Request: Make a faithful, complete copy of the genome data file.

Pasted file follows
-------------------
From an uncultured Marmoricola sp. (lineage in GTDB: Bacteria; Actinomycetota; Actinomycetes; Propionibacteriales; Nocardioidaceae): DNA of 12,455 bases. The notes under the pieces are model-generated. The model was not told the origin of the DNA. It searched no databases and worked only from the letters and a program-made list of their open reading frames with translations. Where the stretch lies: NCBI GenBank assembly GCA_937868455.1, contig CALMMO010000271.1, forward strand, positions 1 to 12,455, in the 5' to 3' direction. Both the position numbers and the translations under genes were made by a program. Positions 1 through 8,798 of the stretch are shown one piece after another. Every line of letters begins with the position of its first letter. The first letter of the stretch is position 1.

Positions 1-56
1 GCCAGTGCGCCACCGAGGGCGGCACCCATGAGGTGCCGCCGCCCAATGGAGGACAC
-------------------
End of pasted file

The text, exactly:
From an uncultured Marmoricola sp. (lineage in GTDB: Bacteria; Actinomycetota; Actinomycetes; Propionibacteriales; Nocardioidaceae): DNA of 12,455 bases. The notes under the pieces are model-generated. The model was not told the origin of the DNA. It searched no databases and worked only from the letters and a program-made list of their open reading frames with translations. Where the stretch lies: NCBI GenBank assembly GCA_937868455.1, contig CALMMO010000271.1, forward strand, positions 1 to 12,455, in the 5' to 3' direction. Both the position numbers and the translations under genes were made by a program. Positions 1 through 8,798 of the stretch are shown one piece after another. Every line of letters begins with the position of its first letter. The first letter of the stretch is position 1.

Positions 1-56
1 GCCAGTGCGCCACCGAGGGCGGCACCCATGAGGTGCCGCCGCCCAATGGAGGACAC